August 19, 2009 |
Bo De Tinh Tam Chay is so serene it can transport you to a meditative state. The sound of trickling water flows through the dining room, a peaceful backing-track that blocks out the occasional clangs and whirs that erupt from the kitchen. A forest of fake bamboo surrounds the dining area, and Buddhist statues are placed throughout the room The Westminster restaurant is not reserved about its Buddhism (the restaurant's name derived from the sacred Bodhi tree, and Buddhist brochures and texts are strategically stationed near the doors)
June 10, 2009 |
Diva Dompe and Amanda Brown pad barefoot around Dompe's rickety house in the sun-soaked hills of Echo Park, preparing a "cheesy" vegan sauce of cashews, garlic, olive oil and lemon juice to mix with spiraled zucchini noodles. Once the concoction is topped with chopped walnuts and put in a dehydrator for 20 minutes, the women will cheekily refer to it as "baked macaroni and cheese." It's a popular dish among fans of their raw food and vegan catering company Crops and Rawbers.
March 10, 2008 |
A vegetarian restaurant on the Mendocino coast has begun serving a six-course "sea vegetable dinner," featuring sea palm, nori, dulse and wakame -- different forms of seaweed. Though they're not your typical fare in the U.S., fresh sea vegetables are eaten all over the world by those who live close to the source. Asian cuisines feature the most seaweed, but it's also found on the menu in Scandinavia, Scotland and Peru. In Nova Scotia, they dine on sea parsley, or dulse; in northeast Siberia they eat kelp harvested from the Bering Sea. It's a bit of a misnomer to call them vegetables -- seaweeds are algae, and most are not considered members of the plant kingdom.
February 18, 2008 |
Five years ago I made the most difficult, painful decision of my life. I converted from a carnivore to a vegetarian. A bit of back story. I moved to L.A. in 1992 after growing up in Nebraska, where beef is sacrosanct. Enough Nebraskans are consumed with meat that gristle is classified as a vegetable. They eat pork rinds for dessert. To succumb to "mad cow" disease is considered a natural death. There's a steakhouse in Omaha that serves a 32-ounce noontime T-Bone.
February 18, 2008 |
FIVE years ago I made the most difficult, painful decision of my life. I converted from a carnivore to a vegetarian. A bit of back story. I moved to L.A. in 1992 after growing up in Nebraska, where beef is sacrosanct. Enough Nebraskans are consumed with meat that gristle is classified as a vegetable. They eat pork rinds for dessert. To succumb to "mad cow" disease is considered a natural death. There's a steakhouse in Omaha that serves a 32-ounce noontime T-Bone. In pre-meal rituals, restaurant diners swallow enormous cheese- and lard-laden bovine hunks half their body weight and call them "appetizers.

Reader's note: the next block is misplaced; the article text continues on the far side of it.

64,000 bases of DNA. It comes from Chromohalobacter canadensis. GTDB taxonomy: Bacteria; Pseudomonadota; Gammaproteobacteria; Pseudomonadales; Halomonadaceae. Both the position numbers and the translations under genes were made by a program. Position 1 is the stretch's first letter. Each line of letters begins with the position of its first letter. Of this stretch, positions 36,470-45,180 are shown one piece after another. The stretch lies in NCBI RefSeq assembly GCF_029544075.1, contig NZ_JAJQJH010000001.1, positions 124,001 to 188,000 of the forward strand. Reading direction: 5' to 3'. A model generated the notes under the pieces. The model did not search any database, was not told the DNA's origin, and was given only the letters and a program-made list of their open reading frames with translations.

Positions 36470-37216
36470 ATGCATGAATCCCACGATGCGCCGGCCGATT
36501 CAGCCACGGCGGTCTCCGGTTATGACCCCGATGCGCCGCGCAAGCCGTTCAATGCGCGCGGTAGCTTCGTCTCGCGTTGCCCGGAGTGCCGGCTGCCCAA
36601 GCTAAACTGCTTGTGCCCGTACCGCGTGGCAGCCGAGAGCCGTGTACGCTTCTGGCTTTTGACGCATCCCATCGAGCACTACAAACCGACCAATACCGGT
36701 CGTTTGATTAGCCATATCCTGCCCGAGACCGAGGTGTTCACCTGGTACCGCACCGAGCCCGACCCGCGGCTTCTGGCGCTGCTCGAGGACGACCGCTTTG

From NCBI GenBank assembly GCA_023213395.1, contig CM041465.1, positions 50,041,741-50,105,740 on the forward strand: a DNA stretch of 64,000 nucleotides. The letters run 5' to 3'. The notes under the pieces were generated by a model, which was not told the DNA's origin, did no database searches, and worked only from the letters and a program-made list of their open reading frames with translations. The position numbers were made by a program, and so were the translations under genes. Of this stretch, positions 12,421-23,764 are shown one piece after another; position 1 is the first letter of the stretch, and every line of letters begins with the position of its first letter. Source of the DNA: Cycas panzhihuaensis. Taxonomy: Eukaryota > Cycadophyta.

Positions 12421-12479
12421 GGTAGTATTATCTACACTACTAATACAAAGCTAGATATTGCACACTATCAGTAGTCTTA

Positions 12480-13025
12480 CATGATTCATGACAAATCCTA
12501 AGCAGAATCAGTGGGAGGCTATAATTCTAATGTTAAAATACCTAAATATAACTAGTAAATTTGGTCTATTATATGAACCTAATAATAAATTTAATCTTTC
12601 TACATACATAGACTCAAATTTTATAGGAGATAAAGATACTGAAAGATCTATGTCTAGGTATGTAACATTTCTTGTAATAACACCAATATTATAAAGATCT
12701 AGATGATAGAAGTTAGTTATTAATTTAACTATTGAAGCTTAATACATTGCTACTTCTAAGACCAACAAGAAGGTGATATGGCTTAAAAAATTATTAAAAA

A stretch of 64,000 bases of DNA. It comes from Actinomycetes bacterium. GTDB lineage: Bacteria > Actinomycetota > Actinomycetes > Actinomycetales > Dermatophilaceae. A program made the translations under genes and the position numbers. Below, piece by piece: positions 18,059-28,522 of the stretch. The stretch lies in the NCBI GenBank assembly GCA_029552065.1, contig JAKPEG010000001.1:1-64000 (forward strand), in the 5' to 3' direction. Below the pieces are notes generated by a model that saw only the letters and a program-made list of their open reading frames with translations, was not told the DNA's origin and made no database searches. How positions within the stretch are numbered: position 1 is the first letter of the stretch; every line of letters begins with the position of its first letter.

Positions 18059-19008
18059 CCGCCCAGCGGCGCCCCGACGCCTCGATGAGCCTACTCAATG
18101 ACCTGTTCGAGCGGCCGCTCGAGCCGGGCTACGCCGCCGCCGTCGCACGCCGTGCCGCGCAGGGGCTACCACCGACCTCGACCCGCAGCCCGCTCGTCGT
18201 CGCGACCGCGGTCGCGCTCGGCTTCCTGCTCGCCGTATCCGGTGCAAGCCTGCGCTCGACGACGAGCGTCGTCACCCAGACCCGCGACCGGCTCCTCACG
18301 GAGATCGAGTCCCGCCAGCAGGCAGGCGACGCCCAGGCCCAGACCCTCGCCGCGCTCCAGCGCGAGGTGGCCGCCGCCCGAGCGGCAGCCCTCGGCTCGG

November 8, 2007 |
The indie-rock band Viva K says that opening Elf Cafe -- a tiny Echo Park vegetarian restaurant specializing in organic Eastern Mediterranean cuisine -- was a lot like making a record. "Being in a band can be a very political experience, when you have things to say to the world," says bassist/head chef Scott Zwiezen. "We're all vegetarians and we have strong feelings about cruelty to animals. Elf was a way to make a statement in a very tactile sense."
October 18, 2007 |
October is World Vegetarian Month so throw down your steak knives and embrace your inner tree-hugger at these animal-loving eateries. -- What better place than Sunset Junction for a trendy vegan eatery with a suspiciously hip staff? That this is the first tofu scrambling, tempeh bacon-serving joint to successfully open on this granddaddy of faddy strips actually blows the mind. And without air conditioning, it's as earthy as can be. 3818 W. Sunset Blvd. (323) 953-0611.
June 20, 2007 |
SO few Filipino restaurants open up in the L.A. area these days that Papillon, a 3-year-old Filipino-Chinese spot in El Segundo, would be a rarity in any case. But it's a vegetarian restaurant, which makes it a real rarity, given the carnivorous focus of Filipino cuisine. And therein lies its crossover appeal.
April 22, 2007 |
It's not easy being a meat eater in India, the world center of vegetarianism. With nearly 200 million strict vegetarians and an additional half a billion people who only rarely sample meat, India caters to vegetarians as the norm. Most supermarkets are vegetarian. So are many roadside restaurants, their signs touting "Veg," "Pure Veg" or "100 Percent Vegetarian" cuisine. In India, it is meat eaters, not vegetarians, who must comb the menu to find something appealing.